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Emerging economies the big winners

THE year to date has been a tough one. The shakeout in technology stocks and weaker global economic growth has created a difficult environment for world sharemarkets.

Craig James at Commonwealth Securities has monitored 71 of the world’s sharemarkets. Only 25 of them are now at higher levels than they were at the start of 2001.

Emerging economies have been the big winners. China, with its growth of 147.5 per cent, Zimbabwe (+108.8 per cent) and Russia (72.1 per cent) really did dominate the league table. Interestingly, Australia is one of the few sharemarkets in the developed world that has posted gains so far this year. However, Mr James is not predicting any continued out-performance by Australia. He expects Australia will range-trade in the next three months between 3250-3400 until greater certainty besets itself on the global economy.

The sharemarkets to register the biggest falls were Finland (-35.9 per cent), Cyprus (-28.3 per cent) and Poland (28.2 per cent).

So far this year we have had a rise of 6.4 per cent. That ranks us 21st in terms of gains recorded so far in 2001. There is a paucity of major global equity markets in the winners’ circle this year.

Two Asian sharemarkets have recorded solid growth during 2001 – South Korea (18.5 per cent) and Thailand (18.4 per cent).

A look at the performance of the major equity markets is a tale of woe. France (-12.5 per cent), United Kingdom (-9 per cent), Germany (-8.3 per cent), Japan (-6.5 per cent) and the US (-2.6 per cent) are hardly delivering the returns that investors would have been expecting or hoping for.

Australia’s out-performance has been all the more meritorious given that we are still essentially a commodity-based economy and, in a declining world environment, we have managed to deliver this performance. Some of the major equity markets have recorded declines of 10 per cent and more in the past six months and declines of up to 15 per cent for the whole of the financial year.

Yet Australia has managed a rise of 6.4 per cent in the past six months and 3 per cent over the past year. The All Ordinaries Index is now only 0.5 per cent below the all-time closing record and 0.8 per cent away from the intra day record of 3378.7.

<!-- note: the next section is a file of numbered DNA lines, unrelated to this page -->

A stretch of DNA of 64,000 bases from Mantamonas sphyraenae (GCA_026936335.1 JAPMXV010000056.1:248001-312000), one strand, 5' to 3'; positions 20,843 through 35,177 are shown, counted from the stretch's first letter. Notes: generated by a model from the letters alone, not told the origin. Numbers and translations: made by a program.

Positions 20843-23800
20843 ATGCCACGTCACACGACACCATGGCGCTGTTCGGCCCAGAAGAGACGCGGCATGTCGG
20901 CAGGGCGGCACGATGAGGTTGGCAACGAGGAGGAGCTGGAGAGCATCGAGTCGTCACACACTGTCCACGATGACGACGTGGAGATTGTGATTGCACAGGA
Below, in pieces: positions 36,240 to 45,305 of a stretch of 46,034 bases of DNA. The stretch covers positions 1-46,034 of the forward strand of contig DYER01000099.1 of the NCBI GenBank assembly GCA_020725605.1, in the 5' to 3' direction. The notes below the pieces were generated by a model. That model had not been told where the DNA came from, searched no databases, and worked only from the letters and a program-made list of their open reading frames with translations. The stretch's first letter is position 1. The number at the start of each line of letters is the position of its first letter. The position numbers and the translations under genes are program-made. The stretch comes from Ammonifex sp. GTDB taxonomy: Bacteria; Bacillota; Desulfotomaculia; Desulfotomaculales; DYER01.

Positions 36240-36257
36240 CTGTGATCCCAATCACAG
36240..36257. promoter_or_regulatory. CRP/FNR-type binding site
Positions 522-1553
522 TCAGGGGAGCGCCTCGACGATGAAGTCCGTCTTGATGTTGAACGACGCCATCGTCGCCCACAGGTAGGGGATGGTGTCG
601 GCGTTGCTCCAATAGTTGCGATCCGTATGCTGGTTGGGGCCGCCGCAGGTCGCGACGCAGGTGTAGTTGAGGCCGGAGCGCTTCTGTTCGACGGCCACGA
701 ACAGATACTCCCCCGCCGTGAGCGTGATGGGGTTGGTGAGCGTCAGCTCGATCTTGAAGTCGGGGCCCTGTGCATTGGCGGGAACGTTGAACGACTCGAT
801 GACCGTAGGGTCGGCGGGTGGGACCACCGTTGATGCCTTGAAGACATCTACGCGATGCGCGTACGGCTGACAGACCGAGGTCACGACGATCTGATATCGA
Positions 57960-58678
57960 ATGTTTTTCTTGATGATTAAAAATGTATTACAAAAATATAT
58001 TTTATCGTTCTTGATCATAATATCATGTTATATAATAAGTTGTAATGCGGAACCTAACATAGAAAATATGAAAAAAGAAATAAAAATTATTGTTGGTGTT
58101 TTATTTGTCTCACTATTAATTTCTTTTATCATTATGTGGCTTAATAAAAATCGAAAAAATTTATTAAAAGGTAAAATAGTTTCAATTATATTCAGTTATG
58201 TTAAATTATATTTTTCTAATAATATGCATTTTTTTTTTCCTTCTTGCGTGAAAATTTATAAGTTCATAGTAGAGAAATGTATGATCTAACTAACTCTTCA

Mr James identifies a number of factors that have led to the out-performance by the Australian market. These are such things as the diversity of investment opportunities, the low Australian dollar and solid fundamentals of corporate Australia.

The Australian sharemarket did not reach the lofty heights of other global sharemarkets in the tech boom and, as a consequence, has not suffered the re-rating of the valuation of our companies. When the tech boom was occurring around the world, we were largely insulated, as we were considered an “old” economy. Now we are being recognised as a land of very diversified investment opportunities.

While tech companies are represented on the Australian market, so are resource companies, industrial companies and service companies. Another factor that has worked to our advantage in Australia has been the low Australian dollar. Our resource companies have been attractive opportunities for foreign investors. Additionally, our limited domestic market has led to a number of our companies looking to foreign markets for their opportunities.

The performance of the Australian sharemarket has come about at a time when the Australian economy is slowing.

We have seen a number of profit downgrades, such as that announced by Coles Myer in recent days. While Mr James is predicting that corporate Australia will report sharply weaker profit growth for the past year, this is coming from a high base.

The Commonwealth Securities “mums and dads” index of commonly-held stocks is indicating that investors have retained faith with Aussie shares and are confident the economic slowdown is a temporary situation, and that corporate Australia has the ability to weather the more difficult times that may be around the corner.

In a nutshell, Mr James and his cohorts at the Commonwealth Securities Research team are suggesting: “The uncertainty of the global economic environment is serving to restrain the Australian sharemarket.

Effectively it is difficult for the Australian market to push further into record territory on the basis of relative global valuations. We expect the Australian dollar to continue to range-trade in the next three months as the global situation becomes clearer. The brighter picture for the domestic economy, continued softness of the Australian dollar and the solid fundamentals of Corporate Australia are regarded as principal supports for the Australian sharemarkets.”

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